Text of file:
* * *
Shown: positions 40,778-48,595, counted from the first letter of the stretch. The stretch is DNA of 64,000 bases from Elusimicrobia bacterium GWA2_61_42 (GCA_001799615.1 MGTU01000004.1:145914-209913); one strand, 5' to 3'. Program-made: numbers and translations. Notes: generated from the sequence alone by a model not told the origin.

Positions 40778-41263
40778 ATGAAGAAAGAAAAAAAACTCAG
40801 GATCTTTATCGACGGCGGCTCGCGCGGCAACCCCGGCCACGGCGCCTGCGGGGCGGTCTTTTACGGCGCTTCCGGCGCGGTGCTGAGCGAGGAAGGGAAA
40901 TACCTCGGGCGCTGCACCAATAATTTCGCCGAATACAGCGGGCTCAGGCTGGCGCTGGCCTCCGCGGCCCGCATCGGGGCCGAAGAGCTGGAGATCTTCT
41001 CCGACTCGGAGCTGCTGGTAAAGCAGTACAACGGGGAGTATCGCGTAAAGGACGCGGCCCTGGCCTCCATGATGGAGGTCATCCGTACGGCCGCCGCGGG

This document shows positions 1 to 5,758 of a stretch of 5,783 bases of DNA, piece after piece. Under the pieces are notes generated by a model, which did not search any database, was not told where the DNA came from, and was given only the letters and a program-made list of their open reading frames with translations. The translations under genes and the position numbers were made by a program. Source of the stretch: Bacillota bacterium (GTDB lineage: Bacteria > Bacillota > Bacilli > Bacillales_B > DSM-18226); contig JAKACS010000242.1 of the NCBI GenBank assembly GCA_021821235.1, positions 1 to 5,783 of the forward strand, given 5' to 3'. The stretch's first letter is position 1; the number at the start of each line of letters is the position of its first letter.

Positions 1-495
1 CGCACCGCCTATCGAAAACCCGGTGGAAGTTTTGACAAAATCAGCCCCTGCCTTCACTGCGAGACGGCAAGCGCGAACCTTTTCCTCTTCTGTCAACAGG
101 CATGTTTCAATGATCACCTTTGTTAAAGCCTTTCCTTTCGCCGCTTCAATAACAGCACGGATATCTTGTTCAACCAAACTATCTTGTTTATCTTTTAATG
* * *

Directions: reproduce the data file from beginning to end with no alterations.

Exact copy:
Shown: positions 40,778-48,595, counted from the first letter of the stretch. The stretch is DNA of 64,000 bases from Elusimicrobia bacterium GWA2_61_42 (GCA_001799615.1 MGTU01000004.1:145914-209913); one strand, 5' to 3'. Program-made: numbers and translations. Notes: generated from the sequence alone by a model not told the origin.

Positions 40778-41263
40778 ATGAAGAAAGAAAAAAAACTCAG
40801 GATCTTTATCGACGGCGGCTCGCGCGGCAACCCCGGCCACGGCGCCTGCGGGGCGGTCTTTTACGGCGCTTCCGGCGCGGTGCTGAGCGAGGAAGGGAAA
40901 TACCTCGGGCGCTGCACCAATAATTTCGCCGAATACAGCGGGCTCAGGCTGGCGCTGGCCTCCGCGGCCCGCATCGGGGCCGAAGAGCTGGAGATCTTCT
41001 CCGACTCGGAGCTGCTGGTAAAGCAGTACAACGGGGAGTATCGCGTAAAGGACGCGGCCCTGGCCTCCATGATGGAGGTCATCCGTACGGCCGCCGCGGG

This document shows positions 1 to 5,758 of a stretch of 5,783 bases of DNA, piece after piece. Under the pieces are notes generated by a model, which did not search any database, was not told where the DNA came from, and was given only the letters and a program-made list of their open reading frames with translations. The translations under genes and the position numbers were made by a program. Source of the stretch: Bacillota bacterium (GTDB lineage: Bacteria > Bacillota > Bacilli > Bacillales_B > DSM-18226); contig JAKACS010000242.1 of the NCBI GenBank assembly GCA_021821235.1, positions 1 to 5,783 of the forward strand, given 5' to 3'. The stretch's first letter is position 1; the number at the start of each line of letters is the position of its first letter.

Positions 1-495
1 CGCACCGCCTATCGAAAACCCGGTGGAAGTTTTGACAAAATCAGCCCCTGCCTTCACTGCGAGACGGCAAGCGCGAACCTTTTCCTCTTCTGTCAACAGG
101 CATGTTTCAATGATCACCTTTGTTAAAGCCTTTCCTTTCGCCGCTTCAATAACAGCACGGATATCTTGTTCAACCAAACTATCTTGTTTATCTTTTAATG